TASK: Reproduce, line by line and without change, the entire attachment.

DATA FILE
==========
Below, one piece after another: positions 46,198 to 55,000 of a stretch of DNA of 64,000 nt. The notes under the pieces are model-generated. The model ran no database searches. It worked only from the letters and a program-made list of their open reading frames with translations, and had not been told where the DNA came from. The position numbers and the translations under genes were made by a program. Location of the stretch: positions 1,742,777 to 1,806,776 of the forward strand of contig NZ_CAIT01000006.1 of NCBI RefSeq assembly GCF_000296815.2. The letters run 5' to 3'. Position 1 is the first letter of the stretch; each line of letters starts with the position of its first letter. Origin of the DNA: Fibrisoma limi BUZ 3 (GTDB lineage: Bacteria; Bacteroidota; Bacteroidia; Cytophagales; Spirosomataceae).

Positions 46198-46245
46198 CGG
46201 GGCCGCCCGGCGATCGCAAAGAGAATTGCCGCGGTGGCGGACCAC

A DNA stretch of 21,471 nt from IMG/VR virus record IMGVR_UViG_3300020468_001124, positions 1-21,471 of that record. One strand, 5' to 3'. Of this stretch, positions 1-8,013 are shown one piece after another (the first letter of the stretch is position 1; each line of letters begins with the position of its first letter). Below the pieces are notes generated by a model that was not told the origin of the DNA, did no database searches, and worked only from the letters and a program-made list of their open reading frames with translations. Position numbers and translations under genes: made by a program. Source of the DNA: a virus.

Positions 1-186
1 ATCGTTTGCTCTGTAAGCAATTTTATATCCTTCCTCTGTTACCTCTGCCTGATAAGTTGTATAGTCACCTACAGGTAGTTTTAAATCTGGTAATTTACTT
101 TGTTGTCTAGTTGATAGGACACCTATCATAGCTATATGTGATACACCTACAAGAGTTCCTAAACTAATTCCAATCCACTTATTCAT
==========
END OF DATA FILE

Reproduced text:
Below, one piece after another: positions 46,198 to 55,000 of a stretch of DNA of 64,000 nt. The notes under the pieces are model-generated. The model ran no database searches. It worked only from the letters and a program-made list of their open reading frames with translations, and had not been told where the DNA came from. The position numbers and the translations under genes were made by a program. Location of the stretch: positions 1,742,777 to 1,806,776 of the forward strand of contig NZ_CAIT01000006.1 of NCBI RefSeq assembly GCF_000296815.2. The letters run 5' to 3'. Position 1 is the first letter of the stretch; each line of letters starts with the position of its first letter. Origin of the DNA: Fibrisoma limi BUZ 3 (GTDB lineage: Bacteria; Bacteroidota; Bacteroidia; Cytophagales; Spirosomataceae).

Positions 46198-46245
46198 CGG
46201 GGCCGCCCGGCGATCGCAAAGAGAATTGCCGCGGTGGCGGACCAC

A DNA stretch of 21,471 nt from IMG/VR virus record IMGVR_UViG_3300020468_001124, positions 1-21,471 of that record. One strand, 5' to 3'. Of this stretch, positions 1-8,013 are shown one piece after another (the first letter of the stretch is position 1; each line of letters begins with the position of its first letter). Below the pieces are notes generated by a model that was not told the origin of the DNA, did no database searches, and worked only from the letters and a program-made list of their open reading frames with translations. Position numbers and translations under genes: made by a program. Source of the DNA: a virus.

Positions 1-186
1 ATCGTTTGCTCTGTAAGCAATTTTATATCCTTCCTCTGTTACCTCTGCCTGATAAGTTGTATAGTCACCTACAGGTAGTTTTAAATCTGGTAATTTACTT
101 TGTTGTCTAGTTGATAGGACACCTATCATAGCTATATGTGATACACCTACAAGAGTTCCTAAACTAATTCCAATCCACTTATTCAT